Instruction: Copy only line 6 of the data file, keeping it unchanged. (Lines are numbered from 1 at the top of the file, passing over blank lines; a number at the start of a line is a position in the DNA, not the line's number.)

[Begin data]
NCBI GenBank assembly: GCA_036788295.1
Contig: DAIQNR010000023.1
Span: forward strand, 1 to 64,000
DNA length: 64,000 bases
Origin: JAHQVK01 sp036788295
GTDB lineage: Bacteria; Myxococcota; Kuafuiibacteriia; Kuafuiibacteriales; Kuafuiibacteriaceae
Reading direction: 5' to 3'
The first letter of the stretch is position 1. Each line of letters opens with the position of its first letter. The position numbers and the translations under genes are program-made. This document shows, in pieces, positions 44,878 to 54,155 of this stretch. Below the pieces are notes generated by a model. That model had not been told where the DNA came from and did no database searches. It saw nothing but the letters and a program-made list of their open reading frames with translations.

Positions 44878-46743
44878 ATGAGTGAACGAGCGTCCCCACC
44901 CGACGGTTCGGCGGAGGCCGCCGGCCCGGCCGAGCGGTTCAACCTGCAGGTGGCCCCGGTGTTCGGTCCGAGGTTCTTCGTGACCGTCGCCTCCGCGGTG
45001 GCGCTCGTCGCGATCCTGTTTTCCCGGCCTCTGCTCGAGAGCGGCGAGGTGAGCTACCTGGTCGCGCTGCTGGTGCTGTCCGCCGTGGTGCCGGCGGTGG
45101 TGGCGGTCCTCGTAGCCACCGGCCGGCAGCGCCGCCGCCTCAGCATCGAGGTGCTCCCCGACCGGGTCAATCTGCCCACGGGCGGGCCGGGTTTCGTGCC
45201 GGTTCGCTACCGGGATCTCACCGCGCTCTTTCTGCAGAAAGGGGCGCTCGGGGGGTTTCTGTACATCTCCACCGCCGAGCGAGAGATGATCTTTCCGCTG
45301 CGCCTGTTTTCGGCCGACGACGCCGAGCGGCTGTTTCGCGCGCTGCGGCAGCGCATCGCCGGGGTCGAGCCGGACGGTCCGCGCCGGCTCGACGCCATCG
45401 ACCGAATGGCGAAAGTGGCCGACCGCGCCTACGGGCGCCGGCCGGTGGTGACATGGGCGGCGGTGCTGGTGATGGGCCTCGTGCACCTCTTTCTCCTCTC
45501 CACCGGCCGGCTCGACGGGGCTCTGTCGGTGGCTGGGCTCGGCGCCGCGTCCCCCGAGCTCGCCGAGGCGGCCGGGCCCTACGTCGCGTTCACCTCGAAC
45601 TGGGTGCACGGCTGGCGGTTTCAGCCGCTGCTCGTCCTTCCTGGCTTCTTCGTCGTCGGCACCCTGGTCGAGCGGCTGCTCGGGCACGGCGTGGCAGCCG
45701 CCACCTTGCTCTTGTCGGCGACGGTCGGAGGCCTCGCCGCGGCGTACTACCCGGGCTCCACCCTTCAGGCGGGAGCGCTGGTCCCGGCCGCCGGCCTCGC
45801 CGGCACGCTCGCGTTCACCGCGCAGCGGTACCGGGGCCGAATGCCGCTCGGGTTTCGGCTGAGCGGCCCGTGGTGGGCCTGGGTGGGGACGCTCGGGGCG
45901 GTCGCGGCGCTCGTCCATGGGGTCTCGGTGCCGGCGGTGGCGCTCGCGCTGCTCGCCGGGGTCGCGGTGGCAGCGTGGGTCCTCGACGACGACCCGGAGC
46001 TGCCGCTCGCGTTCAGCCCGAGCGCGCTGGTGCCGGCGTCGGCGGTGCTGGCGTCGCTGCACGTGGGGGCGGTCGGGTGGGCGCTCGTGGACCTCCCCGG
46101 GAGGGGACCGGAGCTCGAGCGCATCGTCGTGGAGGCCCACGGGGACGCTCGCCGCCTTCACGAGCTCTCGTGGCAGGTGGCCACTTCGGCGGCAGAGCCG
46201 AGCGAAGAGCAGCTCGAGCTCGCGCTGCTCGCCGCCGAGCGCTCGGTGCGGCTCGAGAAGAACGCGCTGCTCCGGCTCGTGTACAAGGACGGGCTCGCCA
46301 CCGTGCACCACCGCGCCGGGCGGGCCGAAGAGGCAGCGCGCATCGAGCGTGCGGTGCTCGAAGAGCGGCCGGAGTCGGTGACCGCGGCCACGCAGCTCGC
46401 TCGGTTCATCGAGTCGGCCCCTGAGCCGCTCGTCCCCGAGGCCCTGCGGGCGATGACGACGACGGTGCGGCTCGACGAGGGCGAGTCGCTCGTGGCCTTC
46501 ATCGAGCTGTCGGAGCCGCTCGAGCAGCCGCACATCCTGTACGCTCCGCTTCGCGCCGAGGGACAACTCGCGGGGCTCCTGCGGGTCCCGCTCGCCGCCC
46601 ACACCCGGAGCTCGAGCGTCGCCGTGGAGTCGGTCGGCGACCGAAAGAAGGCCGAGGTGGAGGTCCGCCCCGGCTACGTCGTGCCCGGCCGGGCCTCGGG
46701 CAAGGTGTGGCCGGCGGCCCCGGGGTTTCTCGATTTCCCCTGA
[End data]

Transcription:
GTDB lineage: Bacteria; Myxococcota; Kuafuiibacteriia; Kuafuiibacteriales; Kuafuiibacteriaceae